Back this week for another Whose To Say and today we’re talking about 2 Superstars that were drafted in 1997.
It’s insane to think that Patrick Marleau and Joe Thornton have been playing in the NHL longer than I’ve been alive. Alas, these two have bee playing in the NHL for 21 seasons now but they’re not the only ones left. Robert Luongo was also drafted in 1997, so was Marian Hossa (technically on the LTIR).
Although Thornton and Marleau have been in the NHL for 21 seasons, both have yet to hoist the Stanley Cup. They were teammates for 10 seasons, 9 of those seasons the Sharks had made it into the playoffs but never finished the job.
Today, we’re going to take a look at each player’s career and compare how far they’ve come.
In Marleau’s career, he’s played in 1,657 regular season games with 551 goals (106 were game winning goals) and 615 assists bringing his point total to 1,166 points. He has 132.2 career point shares and a -13 rating. Marleau has a career average of 18:16 on the ice per regular season. His career faceoff win percentage of 51.4%. Patty also has 503 PIM.
Defensively, Marleau’s stature does a lot of the work. He’s had 333 registered blocks, 938 hits, and 484 takeaways. He’s still got a good eye for defense as well as offense.
In the playoffs, Marleau has played in 191 playoff games over 19 appearances. He’s got 72 playoff goals (16 game winning) and 55 assists with 127 playoff points. In playoffs, Marleau averages 18:56 on the ice with a 49.6% faceoff win percentage. Defensively, he’s blocked 43 shots, 257 hits, and 50 takeaways.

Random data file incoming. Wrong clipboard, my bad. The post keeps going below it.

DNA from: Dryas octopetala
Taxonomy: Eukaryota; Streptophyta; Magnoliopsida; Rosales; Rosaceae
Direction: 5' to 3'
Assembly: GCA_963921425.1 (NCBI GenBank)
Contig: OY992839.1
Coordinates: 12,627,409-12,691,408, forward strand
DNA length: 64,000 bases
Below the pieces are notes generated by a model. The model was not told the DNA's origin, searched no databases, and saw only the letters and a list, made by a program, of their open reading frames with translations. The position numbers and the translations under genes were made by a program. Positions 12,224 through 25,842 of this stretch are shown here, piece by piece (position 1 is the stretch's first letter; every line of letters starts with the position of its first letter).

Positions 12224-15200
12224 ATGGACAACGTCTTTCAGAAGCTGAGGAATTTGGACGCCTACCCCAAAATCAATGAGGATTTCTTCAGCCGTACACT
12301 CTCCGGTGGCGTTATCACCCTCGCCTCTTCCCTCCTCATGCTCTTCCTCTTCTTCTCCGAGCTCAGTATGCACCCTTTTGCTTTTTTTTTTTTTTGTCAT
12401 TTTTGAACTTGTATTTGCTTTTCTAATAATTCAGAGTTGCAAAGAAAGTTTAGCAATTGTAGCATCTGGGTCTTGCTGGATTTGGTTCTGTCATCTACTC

Marleau is fast. Even at 39, he’s still one of the faster forwards on the ice and can blaze past the defense. It gives him an advantage to either score or pass to someone who can get that point. Patty is usually teamed up with the young guns on Toronto, seeing as he can skate with them. His problem is consistence. He tends to hit a wall from time to time but when he’s hot, he’s hot.
Thornton has played in 1,566 regular season games with 413 goals (66 game winning goals) and 1,065 assists. He’s got 1,478 NHL points and has a +205 career rating. Thornton has 159.6 point shares in his career while averaging 19:37 on the ice per game. As a centre, he has a 54.5% faceoff win percentage. Joe has 1,214 PIM.
Defensively, Thornton is smart. He knows how to protect the puck and pick it off other players. Thornton has 317 blocked shits, 617 hits, 781 career takeaways.
Thornton has seen the playoffs 17 times in 174 games. He has 29 playoff goals (8 game winning) and 101 playoff assists, totaling to 130 points. Thornton averages 20:56 on the ice per game with a faceoff win percentage of 55.6%. He’s got 64 blocked shots, 129 playoff hits, and 113 takeaways.
On the ice, Thornton is relentless. He’s talented with the puck and often chooses to pass instead of shoot. He’s also a great play maker on the ice. In his career he’s collected a Hart and Art Ross trophy, both in 2006. He’s a dedicated hockey player for sure and is just a student of the game.
This is a tough one. Both are such legends and are 100% going to be in the Hockey Hall of Fame. They’ve been through Hell together and apart.
On this one I have to go with Joe Thornton. Thornton is just, in Brent Burns’ words, a “true rink rat”. Thornton will skate until his feet fall off and they have to drag him off the ice.
He’s one of the faces of hockey. He’s got fire his feet all the time and you can tell that he’s ready for anything the game throws at him. Not to mention, he’ll do just about anything for his team.
Overall, both players are fantastic. They both deserve their names on the Stanley Cup before their careers are over.
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